How to Build a Drip Irrigation System
Building your own irrigation system is not for everyone, but it’s not as hard as you might think! All you really need is determination and a good plumbing/irrigation supply store. I love my local BJ Plumbing–they are experienced, helpful, and they carry quality parts. While you can buy irrigation supplies at a discount home improvement store, I don’t recommend it. The quality of some of the products is not as good, and the advice is hit and miss.
The first part in your irrigation system is a valve dedicated to your garden. If you don’t have a separate valve, you’ll have to use one of the methods described above. This is because you cannot put a low-pressure drip system on the same line as a high-pressure sprinkler system.
Here’s what a valve looks like:
You can see I have four valves in this box. The middle right valve is for my gardens on the west side of my house. The next part is the pressure reducer. Here is one of those:
This particular part includes a filter in it–if not, you’ll need both a pressure reducer and a filter. Every spring you’ll want to clean out the filter. To connect from the valve to the pressure reducer, I suggest you get some advice and parts from the plumbing supply. It’s a little complicated to explain it (though easy to do) and depending on your equipment you will need different supplies.
Now we get into pipe. There are three kids of pipe I use in my irrigation system:
Funny pipe is really strong and thick, and it would be used somewhere before the pressure reducer, depending on how you built your irrigation system. You may not use it at all.
Drip pipe is the same diameter, but it is much thinner. Finally you can see the small drip pipe with emitters built in.
So, after the pressure reducer you put the drip pipe, to a drip pipe connector. They can be elbows, or tee’s like this:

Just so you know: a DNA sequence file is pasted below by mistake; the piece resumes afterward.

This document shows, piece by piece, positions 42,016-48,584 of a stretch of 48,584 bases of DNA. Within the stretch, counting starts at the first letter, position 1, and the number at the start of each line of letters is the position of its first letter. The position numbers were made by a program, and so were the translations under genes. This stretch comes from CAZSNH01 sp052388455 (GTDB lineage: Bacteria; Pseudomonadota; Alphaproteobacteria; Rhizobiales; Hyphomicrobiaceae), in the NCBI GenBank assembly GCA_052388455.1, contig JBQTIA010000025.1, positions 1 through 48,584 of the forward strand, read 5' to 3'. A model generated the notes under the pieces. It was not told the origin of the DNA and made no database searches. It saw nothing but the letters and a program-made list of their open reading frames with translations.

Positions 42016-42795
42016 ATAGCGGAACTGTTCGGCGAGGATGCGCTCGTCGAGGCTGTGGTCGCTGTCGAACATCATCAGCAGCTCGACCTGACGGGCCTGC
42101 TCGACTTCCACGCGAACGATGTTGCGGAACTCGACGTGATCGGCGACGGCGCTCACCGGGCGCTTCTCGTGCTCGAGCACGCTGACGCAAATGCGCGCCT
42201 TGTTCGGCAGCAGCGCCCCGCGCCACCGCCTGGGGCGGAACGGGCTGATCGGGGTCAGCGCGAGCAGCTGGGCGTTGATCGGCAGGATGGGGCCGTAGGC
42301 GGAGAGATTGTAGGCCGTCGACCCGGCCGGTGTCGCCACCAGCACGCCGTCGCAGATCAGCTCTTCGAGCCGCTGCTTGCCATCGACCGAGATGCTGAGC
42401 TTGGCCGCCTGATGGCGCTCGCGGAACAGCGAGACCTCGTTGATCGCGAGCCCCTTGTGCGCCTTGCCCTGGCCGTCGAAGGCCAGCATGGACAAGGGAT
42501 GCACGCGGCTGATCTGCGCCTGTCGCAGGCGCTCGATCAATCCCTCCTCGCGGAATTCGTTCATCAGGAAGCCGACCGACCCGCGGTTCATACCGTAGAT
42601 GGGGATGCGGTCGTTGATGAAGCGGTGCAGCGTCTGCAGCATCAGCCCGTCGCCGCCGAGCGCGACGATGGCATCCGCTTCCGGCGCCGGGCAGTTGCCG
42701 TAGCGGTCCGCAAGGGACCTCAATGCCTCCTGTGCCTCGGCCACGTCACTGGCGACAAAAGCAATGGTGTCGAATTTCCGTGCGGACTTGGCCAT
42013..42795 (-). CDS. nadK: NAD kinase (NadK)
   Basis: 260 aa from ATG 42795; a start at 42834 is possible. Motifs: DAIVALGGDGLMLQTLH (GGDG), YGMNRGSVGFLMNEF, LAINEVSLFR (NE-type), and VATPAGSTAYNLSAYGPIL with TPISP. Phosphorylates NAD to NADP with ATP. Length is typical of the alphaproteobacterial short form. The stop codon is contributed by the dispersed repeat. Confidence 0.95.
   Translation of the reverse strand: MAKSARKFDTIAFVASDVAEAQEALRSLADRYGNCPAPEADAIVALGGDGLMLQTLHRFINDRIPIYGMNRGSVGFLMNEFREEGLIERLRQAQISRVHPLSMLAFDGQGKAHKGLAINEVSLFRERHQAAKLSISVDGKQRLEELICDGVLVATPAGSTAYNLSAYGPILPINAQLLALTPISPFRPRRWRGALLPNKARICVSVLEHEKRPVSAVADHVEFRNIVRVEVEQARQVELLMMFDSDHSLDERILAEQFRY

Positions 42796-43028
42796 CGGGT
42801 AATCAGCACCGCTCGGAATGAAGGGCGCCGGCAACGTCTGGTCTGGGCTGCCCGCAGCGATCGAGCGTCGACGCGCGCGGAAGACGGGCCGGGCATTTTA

Then, you create a network of pipe to cover the garden. I’ve done two versions of this. With the first, I ran drip pipe across the top of the bed, and then down the sides, and finished with a figure-8.
In between the drip pipe I used small pipe with built in emitters, connected with small connectors. I used the punch to poke a hole in the drip pipe, then popped in the connector. It helps to wear gloves when putting all of this together. Just a little easier on the hands! It looks like this:
Here is a picture of the finished product:
If you look closely you can see my valve box, then pressure reducer, drip pipe, t-connector, drip pipe down the sides ending in figure-8, small drip with built in emitters running between. You don’t see the bottom left connector–it is also a tee that uses drip pipe to connect to the next garden.
I found with this setup it was hard to get all the small drip pipe even, and they don’t like to stay where they are. It also felt like the corners and edges by the large drip pipe were not watered evenly and predictably.
So, this year I “upgraded” to this system. I didn’t use any small drip pipe (which saved $), but ran 3 drip pipes, one down the center, and the other two centered between that pipe and the sides of the boxes. At the bottom I connected them with elbows, so it’s a closed loop. I punched holes, and popped in my drip emitters:
You can choose different flow for the emitters–how many gallons per hour. By choosing different emitters, you can provide for the different water needs of each plant. It’s not easy, but it is possible to remove these and switch them around.
The final product:
I love this system because it’s rigid and stays in place fairly well. If I do need to anchor it, a few key spots is all it takes. I haven’t tested it (I just built it!) so I don’t know how well and evenly it waters. I’m hopeful, though!
If you have built an irrigation system for your garden, I’d love to hear about it! Describe what you use, and the relative advantages and disadvantages.